While I wasn’t able to unearth a digital version of the magazine article (with photos of officials investigating the odd marks on the road), I was thrilled to find the complete original case report filed by the US Air Force officer assigned to catalog the sighting for “Project Blue Book,” complete with witness accounts, diagrams and the works.
A decades-long government investigation into UFO sightings around the country, “Project Blue Book” also inspired a TV show I used to love, “Project: UFO” (renamed to eliminate confusion, or because “blue book” sounds like it could be naughty, I guess). It was a curious show; trading on the sensationalized UFO-mania of the era, it showcased “amazing” spaceship model work to draw in the Star Wars crowd, but with Jack Webb producing, it wad performed in the same no-nonsense, procedure-bound style as “Dragnet.” Typically there were three investigations per episode, two of which would invariably end in “logical” explanations (hoaxes, optical illusions, weather balloons and the like). After a while it got to be unintentionally hilarious, seeing highly-detailed spaceship models hovering before us as plain as day to illustrate a witness account, only to have the investigating officers declare, “What you saw was a trick of the light, caused by swamp gas.” Ah, but then there was always a third investigation that would end up “unexplained,” just to toss us conspiracy nuts a cookie so we’d come back again next week. The Joe Friday-like USAF officers weren’t about to admit it was a real flying saucer, but then they couldn’t definitely say it wasn’t, either.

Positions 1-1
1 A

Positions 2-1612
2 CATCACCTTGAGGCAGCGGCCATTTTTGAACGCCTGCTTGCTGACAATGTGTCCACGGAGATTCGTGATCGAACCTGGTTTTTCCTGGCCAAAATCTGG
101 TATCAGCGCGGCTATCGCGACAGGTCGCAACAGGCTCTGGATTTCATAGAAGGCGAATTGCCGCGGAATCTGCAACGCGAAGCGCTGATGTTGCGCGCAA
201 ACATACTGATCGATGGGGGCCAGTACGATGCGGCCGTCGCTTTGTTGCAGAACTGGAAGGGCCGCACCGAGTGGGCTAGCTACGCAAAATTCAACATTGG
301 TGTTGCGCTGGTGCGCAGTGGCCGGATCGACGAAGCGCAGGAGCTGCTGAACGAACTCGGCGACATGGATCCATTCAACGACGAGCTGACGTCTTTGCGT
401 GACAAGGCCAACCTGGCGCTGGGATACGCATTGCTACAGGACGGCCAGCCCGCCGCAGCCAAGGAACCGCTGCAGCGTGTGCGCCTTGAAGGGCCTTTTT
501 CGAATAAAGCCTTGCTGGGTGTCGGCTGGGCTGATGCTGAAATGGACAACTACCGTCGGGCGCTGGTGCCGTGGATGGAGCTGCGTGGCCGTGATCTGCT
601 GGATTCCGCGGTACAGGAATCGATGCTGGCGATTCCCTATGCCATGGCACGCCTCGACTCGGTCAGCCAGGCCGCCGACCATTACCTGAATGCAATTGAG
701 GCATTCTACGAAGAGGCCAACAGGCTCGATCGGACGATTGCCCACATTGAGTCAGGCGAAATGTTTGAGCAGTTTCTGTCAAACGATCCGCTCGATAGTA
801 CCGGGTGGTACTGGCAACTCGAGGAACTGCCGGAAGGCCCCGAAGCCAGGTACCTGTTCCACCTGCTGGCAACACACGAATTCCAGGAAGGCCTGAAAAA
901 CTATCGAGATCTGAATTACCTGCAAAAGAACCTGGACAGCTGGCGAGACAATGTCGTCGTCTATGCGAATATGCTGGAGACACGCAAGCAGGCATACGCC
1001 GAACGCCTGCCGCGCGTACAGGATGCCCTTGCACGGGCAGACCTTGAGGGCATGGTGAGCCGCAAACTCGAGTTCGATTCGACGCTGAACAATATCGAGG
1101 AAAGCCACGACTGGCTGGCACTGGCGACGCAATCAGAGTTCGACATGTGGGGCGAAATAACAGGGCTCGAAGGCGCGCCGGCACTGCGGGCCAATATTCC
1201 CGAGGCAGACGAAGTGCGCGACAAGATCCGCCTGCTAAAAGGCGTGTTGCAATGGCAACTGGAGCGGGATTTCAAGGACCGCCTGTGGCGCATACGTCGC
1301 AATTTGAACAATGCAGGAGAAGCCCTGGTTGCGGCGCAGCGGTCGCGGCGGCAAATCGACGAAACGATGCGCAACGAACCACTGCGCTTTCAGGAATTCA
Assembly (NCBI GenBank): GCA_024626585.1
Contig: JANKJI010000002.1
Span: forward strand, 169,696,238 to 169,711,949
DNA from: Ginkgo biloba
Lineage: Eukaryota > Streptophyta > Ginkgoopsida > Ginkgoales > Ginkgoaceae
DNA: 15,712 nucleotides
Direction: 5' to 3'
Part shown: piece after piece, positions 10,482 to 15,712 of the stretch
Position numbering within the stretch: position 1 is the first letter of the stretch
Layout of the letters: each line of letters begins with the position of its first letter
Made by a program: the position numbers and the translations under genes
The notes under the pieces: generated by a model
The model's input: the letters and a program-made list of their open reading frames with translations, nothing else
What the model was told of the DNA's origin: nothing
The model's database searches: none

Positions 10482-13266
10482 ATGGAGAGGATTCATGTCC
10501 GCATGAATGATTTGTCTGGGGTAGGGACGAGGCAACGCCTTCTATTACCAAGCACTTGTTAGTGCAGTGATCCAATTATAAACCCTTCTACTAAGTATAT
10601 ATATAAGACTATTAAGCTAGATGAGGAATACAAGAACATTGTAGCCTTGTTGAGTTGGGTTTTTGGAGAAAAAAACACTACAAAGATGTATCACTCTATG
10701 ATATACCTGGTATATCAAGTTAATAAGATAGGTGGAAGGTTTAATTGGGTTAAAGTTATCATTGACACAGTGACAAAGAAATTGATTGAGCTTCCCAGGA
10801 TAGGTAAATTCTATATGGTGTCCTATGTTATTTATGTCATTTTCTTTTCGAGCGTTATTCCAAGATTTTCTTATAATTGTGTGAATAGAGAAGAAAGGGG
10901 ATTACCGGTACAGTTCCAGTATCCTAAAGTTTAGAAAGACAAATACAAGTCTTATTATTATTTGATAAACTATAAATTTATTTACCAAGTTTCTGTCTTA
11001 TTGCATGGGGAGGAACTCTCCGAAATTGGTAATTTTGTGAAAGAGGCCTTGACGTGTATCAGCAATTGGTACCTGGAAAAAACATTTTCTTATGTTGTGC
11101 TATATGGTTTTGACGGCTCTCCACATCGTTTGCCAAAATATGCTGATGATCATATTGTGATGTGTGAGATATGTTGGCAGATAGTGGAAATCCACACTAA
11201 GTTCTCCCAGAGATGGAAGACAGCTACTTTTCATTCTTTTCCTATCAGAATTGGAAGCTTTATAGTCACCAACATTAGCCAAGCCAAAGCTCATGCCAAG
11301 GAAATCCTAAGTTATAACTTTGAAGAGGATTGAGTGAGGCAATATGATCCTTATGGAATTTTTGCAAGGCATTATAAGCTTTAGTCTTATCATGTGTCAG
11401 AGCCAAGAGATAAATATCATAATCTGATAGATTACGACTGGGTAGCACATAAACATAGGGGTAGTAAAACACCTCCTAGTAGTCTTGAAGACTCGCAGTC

Imagine my pleasure, then, on discovering that “Blue Book’s” final ruling on the South Hill sighting is “unexplained.” As a kid, I lived for this kind of thing: not so much the confirmation of things extraterrestrial or supernatural (because hey, if science ever agreed Bigfoot or aliens were real, they’d just become part of the boring world of known facts, and lose their allure), but rather the admission that experts (ie: grown-ups) do not and can not know everything (“There are more things in Heaven and Earth, Horatio…”).